This is something I’ve struggled with for a long time; obviously I’m a slow learner because the benefits of slowing down have been pointed out to me time and time again. I even wrote a post that touched on this earlier this year. So what is it that I’m struggling with? It’s the fact that when I slow down I get more done yet so often I fail to remember this and keep pushing to work longer and harder.
How does slowing down help you work better?
Not only am I more productive when I slow down – I finish my work faster – I’m also a lot more creative. You see, creativity doesn’t happen in a vacuum. There needs to be life and activity to spark inspiration and creativity. However at the other end of the scale creativity doesn’t happen when your head is full of ideas, thoughts, things to do and remember, all bouncing around together and crammed in, overloaded.
You need to take time out for thinking, allow time for your thoughts to marinate, develop and mature. Your subconscious mind works in the background, constantly. However when you try and cram too many ideas in then it has to keep working on new ideas before the previous ideas are fully explored.
Allowing your subconscious to work effectively
British psychologist and author Guy Claxton wrote in his book “Hare Brain, Tortoise Mind. Why Intelligence Increases When You Think Less” that most of our everyday intelligence “belongs not to the screen of consciousness but to the invisible ‘motherboard’ behind it”. He talks about giving our brains time to pause, for our subconscious to ‘connect the dots’ and bring good, workable ideas to wholeness and fruition.
How often have you been doing something such as walking, housework, listening to music and you’ve suddenly had a brilliant ‘Aha!’ moment? An idea that bursts full-bodied into your mind? Inspiration that initiates an outpouring of a full-grown plan for growth, or the answer to a troubling problem?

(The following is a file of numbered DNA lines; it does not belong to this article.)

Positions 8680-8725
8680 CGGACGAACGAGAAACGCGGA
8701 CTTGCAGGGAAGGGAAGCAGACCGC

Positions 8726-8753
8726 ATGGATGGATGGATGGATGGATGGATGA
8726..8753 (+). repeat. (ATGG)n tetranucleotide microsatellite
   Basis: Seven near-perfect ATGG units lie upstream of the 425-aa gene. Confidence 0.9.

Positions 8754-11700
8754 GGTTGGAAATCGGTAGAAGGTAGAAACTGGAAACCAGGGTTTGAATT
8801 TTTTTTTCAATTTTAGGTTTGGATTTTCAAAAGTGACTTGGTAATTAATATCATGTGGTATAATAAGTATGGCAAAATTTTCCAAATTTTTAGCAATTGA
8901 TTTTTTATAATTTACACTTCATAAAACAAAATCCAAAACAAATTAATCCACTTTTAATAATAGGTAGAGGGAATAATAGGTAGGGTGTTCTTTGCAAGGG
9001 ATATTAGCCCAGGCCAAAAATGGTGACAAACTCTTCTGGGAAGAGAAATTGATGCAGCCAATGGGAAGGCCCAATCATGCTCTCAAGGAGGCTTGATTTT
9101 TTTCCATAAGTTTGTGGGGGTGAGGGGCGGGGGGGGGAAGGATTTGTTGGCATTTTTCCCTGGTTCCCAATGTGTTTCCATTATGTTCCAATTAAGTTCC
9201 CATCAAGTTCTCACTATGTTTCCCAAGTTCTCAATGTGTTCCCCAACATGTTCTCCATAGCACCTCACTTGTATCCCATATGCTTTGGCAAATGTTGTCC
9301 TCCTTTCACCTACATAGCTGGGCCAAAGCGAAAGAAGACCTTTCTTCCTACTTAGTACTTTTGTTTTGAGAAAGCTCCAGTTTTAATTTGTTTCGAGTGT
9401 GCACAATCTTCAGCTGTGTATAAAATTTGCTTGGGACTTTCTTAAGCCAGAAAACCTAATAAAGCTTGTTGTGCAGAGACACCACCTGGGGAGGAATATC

That’s your subconscious at work, doing what it does best. Your subconscious loves structure and a dependable routing. It’s at it’s most creative when it knows when to work and on what.
The famous playwright and novelist Somerset Maughan said “I write only when inspiration strikes. Fortunately it strikes every morning at nine o’clock sharp”. His habit of sitting down to write at 9.00am every morning allowed his subconscious to prepare and be ready to produce ideas as soon as he sat. Do you do the same?
How many of us scorn routine as being a straitjacket that reduces creativity? How often do you brush off suggestions of writing out plans and ideas because it will take away the ‘inspiration’? What if these things actually enabled you to get more done and come up with better ideas? What then?
Take the Challenge… I dare you!
Here’s a challenge for you, should you choose to accept it (and I hope you will). Pick something you’ve been thinking about doing or developing lately but have felt stuck on. Write it down, and then write down any suggestions, comments or anything relevant to it that you may have thought of. Then leave it. Give it a few hours and go for a walk. Take some time over the next day or two to slow down, smell the roses, walk in the rain (if you’re lucky enough to have some) and just take time to allow your brain to slow down.
Keep jotting down any ideas that come to you. Schedule a time to come back to your idea and work on it. When that time comes, take out your paper or computer doc and see what comes out for that idea that you wrote down.
And let me know how you go with it. 🙂
Melinda is the founder of SuperWAHM.com and started the site to share her learnings to help other Work At Home Mums become more independent and able to spend time with their families